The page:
The others — Sysco, US Foods, Performance Group, Delaware North, Gordon Foodservice, Reinhart, Food Services of America, Shamrock Foods, Maines Paper and Foodservice, AVI Food Systems, Centerplate and Elior North America all refused to talk to Greenpeace.
The report is largely focused on tuna, and on attacking the Thai Union Group. Greenpeace is involved in other campaigns to shut down purse seine and longline tuna fishing, including all tuna caught using FADs.
The use of these rankings as a pressure tactic is celebrated by Greenpeace:
“Take Kroger, for example, which has a large contract with Sysco for foodservice items (e.g., sandwiches, salads) at delis in more than 2,800 Kroger stores and 800 convenience stores nationwide.5, 6 As a well-known supermarket chain, second in U.S. sales only to Walmart, Kroger does not need or want international scandals of human rights abuses in the seafood industry to become a topic of conversation in its corporate dining halls, among shareholders, or with the millions of loyal customers who shop at Kroger and its banner stores. As a responsible company, Kroger should engage Sysco, which in turn can engage its suppliers, to ensure any seafood provided in Kroger stores is sustainable and ethical.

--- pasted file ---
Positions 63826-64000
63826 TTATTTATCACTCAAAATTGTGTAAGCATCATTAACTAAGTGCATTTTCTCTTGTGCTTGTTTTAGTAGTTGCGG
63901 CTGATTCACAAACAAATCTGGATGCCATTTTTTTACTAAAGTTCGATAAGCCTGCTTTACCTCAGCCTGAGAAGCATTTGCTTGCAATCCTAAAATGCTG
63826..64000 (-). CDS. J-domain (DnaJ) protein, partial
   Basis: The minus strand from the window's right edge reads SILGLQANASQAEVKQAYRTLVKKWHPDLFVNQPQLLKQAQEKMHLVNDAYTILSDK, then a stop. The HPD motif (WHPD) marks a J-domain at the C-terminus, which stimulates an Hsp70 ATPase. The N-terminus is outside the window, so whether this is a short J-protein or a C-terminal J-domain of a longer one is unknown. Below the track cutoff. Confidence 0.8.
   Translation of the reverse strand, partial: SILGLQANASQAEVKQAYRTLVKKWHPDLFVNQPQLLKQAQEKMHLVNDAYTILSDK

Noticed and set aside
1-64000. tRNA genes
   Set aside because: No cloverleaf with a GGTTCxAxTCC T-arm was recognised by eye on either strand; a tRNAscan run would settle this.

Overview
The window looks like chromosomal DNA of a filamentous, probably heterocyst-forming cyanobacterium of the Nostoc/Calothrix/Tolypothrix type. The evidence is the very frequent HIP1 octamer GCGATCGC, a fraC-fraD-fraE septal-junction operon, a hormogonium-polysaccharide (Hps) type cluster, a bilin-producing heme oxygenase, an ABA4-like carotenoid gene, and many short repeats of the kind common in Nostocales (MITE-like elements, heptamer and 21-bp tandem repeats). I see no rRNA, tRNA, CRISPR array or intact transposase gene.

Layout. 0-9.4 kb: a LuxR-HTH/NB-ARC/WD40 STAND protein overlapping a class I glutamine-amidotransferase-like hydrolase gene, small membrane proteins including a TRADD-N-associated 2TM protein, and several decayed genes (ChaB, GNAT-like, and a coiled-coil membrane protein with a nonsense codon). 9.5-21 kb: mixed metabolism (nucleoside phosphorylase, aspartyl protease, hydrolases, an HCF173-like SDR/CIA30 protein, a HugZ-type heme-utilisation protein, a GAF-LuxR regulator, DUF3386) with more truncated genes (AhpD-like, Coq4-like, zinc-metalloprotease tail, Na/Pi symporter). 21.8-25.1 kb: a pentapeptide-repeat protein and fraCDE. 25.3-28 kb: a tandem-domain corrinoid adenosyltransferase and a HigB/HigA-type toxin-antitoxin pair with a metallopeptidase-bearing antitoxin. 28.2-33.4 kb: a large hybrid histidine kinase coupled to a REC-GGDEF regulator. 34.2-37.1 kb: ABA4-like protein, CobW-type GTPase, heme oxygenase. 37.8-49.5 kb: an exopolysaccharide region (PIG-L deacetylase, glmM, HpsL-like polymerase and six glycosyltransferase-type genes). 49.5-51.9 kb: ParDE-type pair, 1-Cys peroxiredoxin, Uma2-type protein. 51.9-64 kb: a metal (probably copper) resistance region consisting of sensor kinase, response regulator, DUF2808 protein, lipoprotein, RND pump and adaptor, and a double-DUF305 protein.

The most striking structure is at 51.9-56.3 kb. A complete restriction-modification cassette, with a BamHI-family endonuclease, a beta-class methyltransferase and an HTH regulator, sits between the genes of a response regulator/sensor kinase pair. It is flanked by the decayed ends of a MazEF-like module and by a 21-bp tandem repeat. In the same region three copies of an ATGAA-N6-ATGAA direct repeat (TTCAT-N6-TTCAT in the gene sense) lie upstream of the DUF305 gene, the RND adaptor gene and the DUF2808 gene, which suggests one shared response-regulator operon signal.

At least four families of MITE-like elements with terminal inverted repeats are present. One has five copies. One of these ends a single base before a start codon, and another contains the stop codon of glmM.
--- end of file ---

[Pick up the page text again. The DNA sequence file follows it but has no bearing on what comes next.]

“Foodservice companies must also take action to address human rights concerns throughout their supply chains, cease sourcing conventionally caught tuna (e.g., using fish aggregating devices [FADs] or longlines), advocate for governmental action in the U.S. and globally, and ensure their workers in the U.S. are paid and treated fairly.”
In effect, Greenpeace is telling its members who support human rights and higher wages for workers overseas to not lobby the US government to take action to support these goals, but to demonize Foodservice companies who do not join Greenpeace’s own crusade.